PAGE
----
I have rescued an old text, from 1997, whose authors are doctors Kenneth Ring and Sharon Cooper, from the University of Connecticut, published in the specialized magazine Journal of Near-Death Studies (number 16, 1997). This extensive article analyzes a multitude of cases in which, In near-death experiences (NDEs), the blind see, as if they had sight, and not people who have been blind after birth, of which there are also many cases, but people blind from birth. Another strange phenomenon that we find in this almost foundational article is that of a case (Nancy) in which two witnesses (the husband and his new partner at the time) saw her in the double body, in the doppelganger that emerged from her when she died, while they transferred her to the operating room, and that double body had a strongly swollen face, due to edema, just like in the reality of her physical body.
Finally, and this casuistry is not detailed in the article we cited, mention the innumerable cases of organ transplantation in which the recipient begins to feel events that had occurred to the donor, without having known it; This is how they began to investigate, in heart transplants, that this organ has about 40,000 neurons, as a result of a woman who received a heart transplant from a 13-year-old boy, began to want to eat hamburgers irrepressible, which was what the young giver liked; as well as in another case, another transplant patient began to have nightmares about a man who was going to kill her, and after being in psychiatric treatment and drawing the robot portrait of said apparition, the subject could be found and had turned out to be the murderer of the donor in physical reality. Well then, with these three phenomena, let us expand a little more on the vision of the blind from birth in moments of NDE.
Doctors Ring and Cooper question the cases reported in the scientific literature and they observe that “when one begins to examine the basis of these claims, they seem to dissolve into the mists of rumors, unsubstantiated anecdotes, and other blind alleys, and even, in one case, outright fabrication.” Harvey Irwin, in 1987, was able to interview 21 blind Australians, and got three NDE witnesses, but all had peripheral or residual vision, so they were not valid to validate that the blind can see. Ring and Cooper interviewed 21 ECM protagonists. Of the total sample, 14 were blind from birth, and many did not perceive light (in the words of one of the interviewees: “I have never been able to even understand the concept of light”).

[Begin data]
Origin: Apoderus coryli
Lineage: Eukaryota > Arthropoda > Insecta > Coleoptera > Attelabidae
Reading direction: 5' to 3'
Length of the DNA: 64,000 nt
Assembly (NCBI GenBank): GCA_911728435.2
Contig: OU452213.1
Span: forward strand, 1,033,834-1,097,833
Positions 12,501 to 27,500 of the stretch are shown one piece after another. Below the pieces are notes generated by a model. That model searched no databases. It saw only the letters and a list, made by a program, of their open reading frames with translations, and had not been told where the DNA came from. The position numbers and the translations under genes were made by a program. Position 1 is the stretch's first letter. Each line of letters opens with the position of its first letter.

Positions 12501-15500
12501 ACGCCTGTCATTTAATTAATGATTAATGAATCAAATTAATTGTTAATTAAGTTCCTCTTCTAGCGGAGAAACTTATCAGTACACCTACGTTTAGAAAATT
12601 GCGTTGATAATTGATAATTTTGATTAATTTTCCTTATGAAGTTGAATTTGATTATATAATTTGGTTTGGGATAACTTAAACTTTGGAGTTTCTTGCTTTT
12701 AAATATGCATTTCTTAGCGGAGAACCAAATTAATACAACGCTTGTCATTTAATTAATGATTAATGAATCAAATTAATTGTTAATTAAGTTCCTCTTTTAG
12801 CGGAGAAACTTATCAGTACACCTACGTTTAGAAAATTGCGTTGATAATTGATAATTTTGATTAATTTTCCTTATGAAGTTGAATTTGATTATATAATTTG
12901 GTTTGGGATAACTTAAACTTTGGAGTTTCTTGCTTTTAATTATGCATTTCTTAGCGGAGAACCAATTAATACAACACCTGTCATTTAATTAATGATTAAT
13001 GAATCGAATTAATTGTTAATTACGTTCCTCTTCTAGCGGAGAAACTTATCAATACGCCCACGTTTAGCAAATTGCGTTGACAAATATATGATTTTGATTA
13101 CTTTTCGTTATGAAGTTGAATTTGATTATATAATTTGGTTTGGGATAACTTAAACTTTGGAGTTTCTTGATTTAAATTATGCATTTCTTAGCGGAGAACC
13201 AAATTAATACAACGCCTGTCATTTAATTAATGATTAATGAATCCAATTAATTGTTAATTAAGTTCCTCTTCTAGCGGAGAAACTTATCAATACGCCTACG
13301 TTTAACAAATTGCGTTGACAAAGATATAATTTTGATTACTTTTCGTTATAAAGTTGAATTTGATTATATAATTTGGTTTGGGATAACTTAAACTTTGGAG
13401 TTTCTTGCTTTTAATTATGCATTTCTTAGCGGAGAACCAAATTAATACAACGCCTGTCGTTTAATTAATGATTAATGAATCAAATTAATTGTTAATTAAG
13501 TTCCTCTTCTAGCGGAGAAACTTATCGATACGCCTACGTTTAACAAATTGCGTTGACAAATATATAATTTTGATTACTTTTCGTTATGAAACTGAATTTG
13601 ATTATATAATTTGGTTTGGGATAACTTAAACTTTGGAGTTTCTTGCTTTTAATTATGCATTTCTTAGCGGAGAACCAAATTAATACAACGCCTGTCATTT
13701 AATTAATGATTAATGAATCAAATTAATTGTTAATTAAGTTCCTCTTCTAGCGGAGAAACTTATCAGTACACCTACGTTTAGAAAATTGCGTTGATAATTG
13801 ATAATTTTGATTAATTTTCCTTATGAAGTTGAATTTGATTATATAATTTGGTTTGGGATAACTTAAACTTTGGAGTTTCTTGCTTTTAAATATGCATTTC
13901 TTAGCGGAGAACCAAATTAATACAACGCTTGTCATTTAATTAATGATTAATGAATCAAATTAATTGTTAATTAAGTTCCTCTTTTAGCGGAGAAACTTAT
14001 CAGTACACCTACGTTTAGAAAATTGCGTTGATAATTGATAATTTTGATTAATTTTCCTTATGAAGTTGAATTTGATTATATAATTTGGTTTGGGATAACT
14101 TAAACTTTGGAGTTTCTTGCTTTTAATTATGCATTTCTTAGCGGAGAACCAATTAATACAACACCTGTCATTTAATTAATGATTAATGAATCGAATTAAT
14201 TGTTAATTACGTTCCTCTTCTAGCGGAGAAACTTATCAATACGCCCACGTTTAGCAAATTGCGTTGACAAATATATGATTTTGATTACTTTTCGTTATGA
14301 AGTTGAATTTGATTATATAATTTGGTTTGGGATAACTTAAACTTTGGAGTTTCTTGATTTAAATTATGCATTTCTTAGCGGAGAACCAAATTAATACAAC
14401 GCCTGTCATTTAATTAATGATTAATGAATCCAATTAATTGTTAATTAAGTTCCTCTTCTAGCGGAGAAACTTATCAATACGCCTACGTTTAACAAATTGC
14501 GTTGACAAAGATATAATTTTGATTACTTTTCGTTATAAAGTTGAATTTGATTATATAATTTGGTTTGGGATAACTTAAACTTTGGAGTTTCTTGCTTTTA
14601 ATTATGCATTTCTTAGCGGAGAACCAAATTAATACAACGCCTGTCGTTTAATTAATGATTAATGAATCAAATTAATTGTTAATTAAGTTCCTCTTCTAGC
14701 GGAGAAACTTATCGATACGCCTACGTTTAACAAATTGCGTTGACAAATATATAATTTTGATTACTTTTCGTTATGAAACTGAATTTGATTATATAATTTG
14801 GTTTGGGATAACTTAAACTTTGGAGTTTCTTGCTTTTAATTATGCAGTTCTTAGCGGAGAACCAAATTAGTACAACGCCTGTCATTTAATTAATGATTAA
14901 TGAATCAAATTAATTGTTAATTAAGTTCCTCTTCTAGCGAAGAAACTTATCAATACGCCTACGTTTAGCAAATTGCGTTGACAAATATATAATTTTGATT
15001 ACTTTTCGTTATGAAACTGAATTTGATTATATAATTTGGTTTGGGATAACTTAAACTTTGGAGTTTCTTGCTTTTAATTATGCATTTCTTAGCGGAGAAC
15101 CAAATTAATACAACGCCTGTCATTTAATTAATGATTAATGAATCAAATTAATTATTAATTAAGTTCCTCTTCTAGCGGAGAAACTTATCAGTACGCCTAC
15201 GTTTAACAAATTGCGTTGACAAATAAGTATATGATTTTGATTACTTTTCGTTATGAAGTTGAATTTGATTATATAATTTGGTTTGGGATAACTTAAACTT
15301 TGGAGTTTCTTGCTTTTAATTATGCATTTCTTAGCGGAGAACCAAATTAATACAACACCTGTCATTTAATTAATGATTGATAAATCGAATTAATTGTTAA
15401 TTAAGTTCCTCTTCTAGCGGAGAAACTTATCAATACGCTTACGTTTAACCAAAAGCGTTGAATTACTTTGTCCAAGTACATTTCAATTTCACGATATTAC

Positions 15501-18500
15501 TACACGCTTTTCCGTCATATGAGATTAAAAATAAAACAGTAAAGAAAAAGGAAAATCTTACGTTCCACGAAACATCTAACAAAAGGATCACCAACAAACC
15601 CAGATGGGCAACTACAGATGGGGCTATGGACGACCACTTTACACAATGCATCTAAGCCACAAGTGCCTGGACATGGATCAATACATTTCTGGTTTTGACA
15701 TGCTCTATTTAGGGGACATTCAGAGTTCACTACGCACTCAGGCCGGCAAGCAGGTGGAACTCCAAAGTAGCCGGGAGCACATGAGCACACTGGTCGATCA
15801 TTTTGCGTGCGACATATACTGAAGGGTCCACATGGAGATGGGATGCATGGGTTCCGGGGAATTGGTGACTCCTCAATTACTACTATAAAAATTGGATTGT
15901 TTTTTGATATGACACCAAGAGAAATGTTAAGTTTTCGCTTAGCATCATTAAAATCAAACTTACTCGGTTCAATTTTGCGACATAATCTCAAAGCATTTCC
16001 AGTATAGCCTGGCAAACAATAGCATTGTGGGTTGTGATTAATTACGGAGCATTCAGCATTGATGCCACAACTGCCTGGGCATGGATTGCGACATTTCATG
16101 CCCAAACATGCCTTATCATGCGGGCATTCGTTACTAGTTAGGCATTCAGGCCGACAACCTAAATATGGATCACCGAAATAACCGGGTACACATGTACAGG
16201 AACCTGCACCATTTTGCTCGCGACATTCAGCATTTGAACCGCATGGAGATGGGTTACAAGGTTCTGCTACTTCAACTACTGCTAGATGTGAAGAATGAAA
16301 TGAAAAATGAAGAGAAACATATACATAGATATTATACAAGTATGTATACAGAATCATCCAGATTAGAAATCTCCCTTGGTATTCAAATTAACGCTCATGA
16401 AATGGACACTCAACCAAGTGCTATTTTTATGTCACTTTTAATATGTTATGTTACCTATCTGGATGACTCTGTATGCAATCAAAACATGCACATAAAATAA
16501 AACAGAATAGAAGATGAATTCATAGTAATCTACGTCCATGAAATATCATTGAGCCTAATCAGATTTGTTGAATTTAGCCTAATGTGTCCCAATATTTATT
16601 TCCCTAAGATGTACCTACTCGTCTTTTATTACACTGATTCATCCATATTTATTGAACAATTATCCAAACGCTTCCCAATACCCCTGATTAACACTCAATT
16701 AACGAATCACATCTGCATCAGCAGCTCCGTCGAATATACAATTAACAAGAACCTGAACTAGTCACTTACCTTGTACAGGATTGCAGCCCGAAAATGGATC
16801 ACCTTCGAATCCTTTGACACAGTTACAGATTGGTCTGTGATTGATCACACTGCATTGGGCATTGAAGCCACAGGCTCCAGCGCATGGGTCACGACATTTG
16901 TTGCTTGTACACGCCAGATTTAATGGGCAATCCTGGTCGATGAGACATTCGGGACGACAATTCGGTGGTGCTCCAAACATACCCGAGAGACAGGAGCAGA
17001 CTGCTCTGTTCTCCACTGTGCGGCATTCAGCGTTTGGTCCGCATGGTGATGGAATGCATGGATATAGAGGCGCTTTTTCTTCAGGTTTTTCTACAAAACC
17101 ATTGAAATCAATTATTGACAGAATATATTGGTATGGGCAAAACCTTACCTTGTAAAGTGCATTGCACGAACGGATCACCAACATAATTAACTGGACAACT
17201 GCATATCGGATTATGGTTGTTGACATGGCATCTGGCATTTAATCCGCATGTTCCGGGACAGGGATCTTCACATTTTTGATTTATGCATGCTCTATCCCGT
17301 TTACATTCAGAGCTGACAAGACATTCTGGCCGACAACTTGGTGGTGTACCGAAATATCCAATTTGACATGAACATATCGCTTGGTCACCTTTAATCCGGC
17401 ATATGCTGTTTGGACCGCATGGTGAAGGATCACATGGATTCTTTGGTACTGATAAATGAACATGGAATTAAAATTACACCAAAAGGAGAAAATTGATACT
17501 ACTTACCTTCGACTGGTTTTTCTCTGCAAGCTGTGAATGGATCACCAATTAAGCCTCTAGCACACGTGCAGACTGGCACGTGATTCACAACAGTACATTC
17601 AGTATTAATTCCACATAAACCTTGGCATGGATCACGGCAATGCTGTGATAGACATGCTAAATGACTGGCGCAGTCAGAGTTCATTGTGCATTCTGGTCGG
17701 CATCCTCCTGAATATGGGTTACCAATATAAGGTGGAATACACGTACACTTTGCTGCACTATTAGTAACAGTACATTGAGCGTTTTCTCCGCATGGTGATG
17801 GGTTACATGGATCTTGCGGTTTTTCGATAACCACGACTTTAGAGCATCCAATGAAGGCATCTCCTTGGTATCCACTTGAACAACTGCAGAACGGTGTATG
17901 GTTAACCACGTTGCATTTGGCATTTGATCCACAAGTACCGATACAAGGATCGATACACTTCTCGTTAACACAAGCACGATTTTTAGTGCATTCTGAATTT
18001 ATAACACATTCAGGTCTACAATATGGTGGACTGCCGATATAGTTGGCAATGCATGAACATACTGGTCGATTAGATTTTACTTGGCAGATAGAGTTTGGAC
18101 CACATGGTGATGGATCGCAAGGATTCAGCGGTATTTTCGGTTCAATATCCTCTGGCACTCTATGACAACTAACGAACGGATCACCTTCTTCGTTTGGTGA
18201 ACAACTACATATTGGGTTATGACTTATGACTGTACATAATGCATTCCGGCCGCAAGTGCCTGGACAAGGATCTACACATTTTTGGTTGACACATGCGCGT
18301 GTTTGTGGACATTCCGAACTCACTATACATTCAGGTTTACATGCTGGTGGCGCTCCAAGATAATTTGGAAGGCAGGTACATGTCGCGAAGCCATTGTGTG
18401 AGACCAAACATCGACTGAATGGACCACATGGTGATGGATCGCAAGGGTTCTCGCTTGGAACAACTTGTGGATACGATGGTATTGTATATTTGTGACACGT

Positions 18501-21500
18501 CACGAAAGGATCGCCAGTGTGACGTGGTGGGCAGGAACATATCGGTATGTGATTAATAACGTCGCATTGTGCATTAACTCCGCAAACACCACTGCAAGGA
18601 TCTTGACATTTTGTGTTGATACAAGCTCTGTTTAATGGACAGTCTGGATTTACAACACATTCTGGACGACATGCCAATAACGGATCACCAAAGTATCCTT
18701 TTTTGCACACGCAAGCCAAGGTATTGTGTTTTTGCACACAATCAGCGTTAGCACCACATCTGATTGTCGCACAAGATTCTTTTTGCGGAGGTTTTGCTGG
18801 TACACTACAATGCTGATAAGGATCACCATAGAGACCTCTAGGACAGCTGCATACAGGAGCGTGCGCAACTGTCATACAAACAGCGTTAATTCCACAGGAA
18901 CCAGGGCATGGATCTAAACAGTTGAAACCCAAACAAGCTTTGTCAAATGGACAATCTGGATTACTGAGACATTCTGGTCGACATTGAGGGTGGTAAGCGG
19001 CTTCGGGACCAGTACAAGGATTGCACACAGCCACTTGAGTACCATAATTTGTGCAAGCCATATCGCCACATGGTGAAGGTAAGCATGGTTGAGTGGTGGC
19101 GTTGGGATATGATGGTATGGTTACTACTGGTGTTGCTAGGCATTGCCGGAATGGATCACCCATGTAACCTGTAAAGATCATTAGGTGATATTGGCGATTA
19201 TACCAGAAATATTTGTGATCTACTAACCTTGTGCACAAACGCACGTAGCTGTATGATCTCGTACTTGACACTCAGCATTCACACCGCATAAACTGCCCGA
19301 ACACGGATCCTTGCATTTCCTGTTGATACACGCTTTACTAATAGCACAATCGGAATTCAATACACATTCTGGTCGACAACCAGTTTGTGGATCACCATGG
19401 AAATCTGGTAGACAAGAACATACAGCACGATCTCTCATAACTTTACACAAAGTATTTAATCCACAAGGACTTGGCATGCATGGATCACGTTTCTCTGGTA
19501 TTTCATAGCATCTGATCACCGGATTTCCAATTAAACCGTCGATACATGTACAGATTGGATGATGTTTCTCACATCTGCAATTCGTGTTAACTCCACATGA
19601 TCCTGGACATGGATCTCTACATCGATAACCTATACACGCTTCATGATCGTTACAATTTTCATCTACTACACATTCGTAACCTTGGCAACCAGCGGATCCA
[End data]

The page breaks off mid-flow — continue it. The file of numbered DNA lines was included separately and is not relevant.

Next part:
Ring and Cooper conclude: “Our findings on this question are unequivocal: blind people, even those blind from birth, report experiences that clearly fit the familiar prototype of the biblical NDE first popularized in the book of Moody, Life after life (1975). Their accounts, in fact, tend to be indistinguishable from those of sighted people with respect to the elements that serve to define the classic pattern of NDEs, such as the feelings of great peace and well-being that accompany the experience, the sensation of of separation from the physical body, the experience of traveling through a tunnel or dark space, the encounter with the light, the review of life, etc.